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This is my weekly installment of “writing about writing,” in which I scan the world to find websites, books and articles to help other writers. Today I discuss a blog post by Doug Stevenson….
Are you the type of writer who craves recognition — beyond, that is, the admitted thrill of seeing your byline on a piece of writing?
If you are, I suggest you read an excellent blog post by Doug Stevenson. Under the headline, “Seek Significance — Not the Standing Ovation,” Stevenson — an internationally recognized speaker and trainer — tells the story of his life with a healthy dose of modesty.
Here is how he puts it:
“I get hired to speak or conduct a training more than enough and every once in a while, I get a standing ovation. More often than not, people stay seated when I’m finished. That’s because I wasn’t there to be celebrated. I wasn’t going for the standing O. I was there to help them, to serve them, to make them think and feel differently. I was there for them, not for me.
“I share my wisdom through my stories. They are my gifts, the songs that I sing that make people think, feel and smile. My life has come full circle. I am where I started out to be, only better. Every failure has led to a new beginning.”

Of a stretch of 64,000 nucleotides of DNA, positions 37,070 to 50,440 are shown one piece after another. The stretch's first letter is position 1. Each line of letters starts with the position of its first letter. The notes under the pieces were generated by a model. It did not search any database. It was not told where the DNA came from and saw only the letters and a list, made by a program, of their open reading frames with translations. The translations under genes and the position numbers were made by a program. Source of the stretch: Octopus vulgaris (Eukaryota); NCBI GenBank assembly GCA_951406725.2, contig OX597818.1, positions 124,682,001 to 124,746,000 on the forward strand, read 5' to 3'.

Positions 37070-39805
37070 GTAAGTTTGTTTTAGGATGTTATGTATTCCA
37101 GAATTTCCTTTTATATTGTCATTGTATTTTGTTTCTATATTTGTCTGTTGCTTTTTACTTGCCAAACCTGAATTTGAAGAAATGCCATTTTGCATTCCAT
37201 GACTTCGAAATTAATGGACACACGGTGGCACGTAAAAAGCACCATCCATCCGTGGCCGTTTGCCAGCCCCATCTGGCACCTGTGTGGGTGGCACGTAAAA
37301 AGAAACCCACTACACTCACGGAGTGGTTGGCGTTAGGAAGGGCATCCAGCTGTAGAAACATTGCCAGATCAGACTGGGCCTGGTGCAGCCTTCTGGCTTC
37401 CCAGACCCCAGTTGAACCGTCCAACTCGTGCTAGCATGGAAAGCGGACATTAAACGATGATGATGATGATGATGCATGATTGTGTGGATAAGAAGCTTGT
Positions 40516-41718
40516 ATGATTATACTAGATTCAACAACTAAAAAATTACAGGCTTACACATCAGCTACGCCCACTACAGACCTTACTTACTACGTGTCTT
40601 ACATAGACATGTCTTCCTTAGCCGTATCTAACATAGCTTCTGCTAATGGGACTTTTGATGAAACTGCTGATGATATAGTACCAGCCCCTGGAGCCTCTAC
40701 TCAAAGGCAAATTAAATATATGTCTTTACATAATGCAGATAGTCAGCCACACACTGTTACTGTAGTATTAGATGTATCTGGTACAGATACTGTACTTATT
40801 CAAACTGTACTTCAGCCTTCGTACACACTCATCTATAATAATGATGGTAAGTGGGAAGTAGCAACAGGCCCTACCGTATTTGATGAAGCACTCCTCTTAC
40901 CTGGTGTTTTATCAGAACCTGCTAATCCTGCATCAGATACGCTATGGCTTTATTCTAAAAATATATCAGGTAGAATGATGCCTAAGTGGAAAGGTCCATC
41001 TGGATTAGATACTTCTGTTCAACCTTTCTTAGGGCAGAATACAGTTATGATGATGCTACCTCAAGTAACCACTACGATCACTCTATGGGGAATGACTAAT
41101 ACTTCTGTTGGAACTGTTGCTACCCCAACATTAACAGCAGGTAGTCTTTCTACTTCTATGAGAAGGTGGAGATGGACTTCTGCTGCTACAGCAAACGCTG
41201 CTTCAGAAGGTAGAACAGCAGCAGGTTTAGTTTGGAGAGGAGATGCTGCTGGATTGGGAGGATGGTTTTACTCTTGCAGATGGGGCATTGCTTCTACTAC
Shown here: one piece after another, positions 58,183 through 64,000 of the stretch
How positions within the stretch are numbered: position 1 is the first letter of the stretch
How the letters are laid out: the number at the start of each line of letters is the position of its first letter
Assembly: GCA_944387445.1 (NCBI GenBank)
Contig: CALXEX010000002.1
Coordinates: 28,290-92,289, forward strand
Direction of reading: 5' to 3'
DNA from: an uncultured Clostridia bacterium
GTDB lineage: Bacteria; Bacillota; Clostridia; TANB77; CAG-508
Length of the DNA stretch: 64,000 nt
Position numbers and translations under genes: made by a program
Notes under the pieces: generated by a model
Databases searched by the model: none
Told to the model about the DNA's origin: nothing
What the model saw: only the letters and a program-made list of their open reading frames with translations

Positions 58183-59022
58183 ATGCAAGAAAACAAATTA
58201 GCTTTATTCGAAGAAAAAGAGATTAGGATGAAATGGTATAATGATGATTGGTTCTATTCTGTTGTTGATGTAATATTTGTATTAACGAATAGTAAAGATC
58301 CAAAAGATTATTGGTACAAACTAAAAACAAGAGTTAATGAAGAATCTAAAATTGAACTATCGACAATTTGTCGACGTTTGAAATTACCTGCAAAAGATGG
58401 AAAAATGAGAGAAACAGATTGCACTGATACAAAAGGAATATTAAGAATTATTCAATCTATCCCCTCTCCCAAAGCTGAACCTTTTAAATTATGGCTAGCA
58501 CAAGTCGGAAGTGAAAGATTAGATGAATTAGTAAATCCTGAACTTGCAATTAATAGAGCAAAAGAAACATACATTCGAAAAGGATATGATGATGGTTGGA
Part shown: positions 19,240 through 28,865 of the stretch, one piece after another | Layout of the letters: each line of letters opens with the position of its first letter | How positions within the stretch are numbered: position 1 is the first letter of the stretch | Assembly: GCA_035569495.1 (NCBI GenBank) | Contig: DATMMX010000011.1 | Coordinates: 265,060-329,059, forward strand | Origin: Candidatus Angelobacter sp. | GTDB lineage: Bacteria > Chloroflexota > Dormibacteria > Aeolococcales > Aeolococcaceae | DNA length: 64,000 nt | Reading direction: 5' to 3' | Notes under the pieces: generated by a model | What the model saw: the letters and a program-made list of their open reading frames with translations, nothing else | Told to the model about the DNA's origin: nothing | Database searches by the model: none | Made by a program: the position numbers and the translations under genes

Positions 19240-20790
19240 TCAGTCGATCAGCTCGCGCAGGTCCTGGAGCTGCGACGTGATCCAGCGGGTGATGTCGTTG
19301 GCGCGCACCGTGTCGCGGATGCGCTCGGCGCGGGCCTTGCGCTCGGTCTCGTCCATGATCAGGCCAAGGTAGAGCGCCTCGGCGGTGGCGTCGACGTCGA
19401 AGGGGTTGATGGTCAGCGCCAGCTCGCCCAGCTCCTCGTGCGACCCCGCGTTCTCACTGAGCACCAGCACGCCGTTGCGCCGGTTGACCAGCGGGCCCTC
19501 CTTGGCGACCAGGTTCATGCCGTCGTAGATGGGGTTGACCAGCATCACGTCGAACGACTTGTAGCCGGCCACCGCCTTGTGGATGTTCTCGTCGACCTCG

Stevenson started his working life as an actor but left the profession after achieving only “modest” success in TV and movies. He discovered professional speaking almost by accident but has since carved out a long-term and highly successful career training the folks at Microsoft, Pfizer and UPS, among many others.
I’ve long admired Doug Stevenson and his excellent book, Story Theater Method, has a place of honour on my bookshelves.
If you want to become a better speaker, get Stevenson’s book and learn from the many tips he provides. But if you want to become a more satisfied writer, emulate his style. Your success depends not on what others say about you, but how much you are able to help them achieve their goals.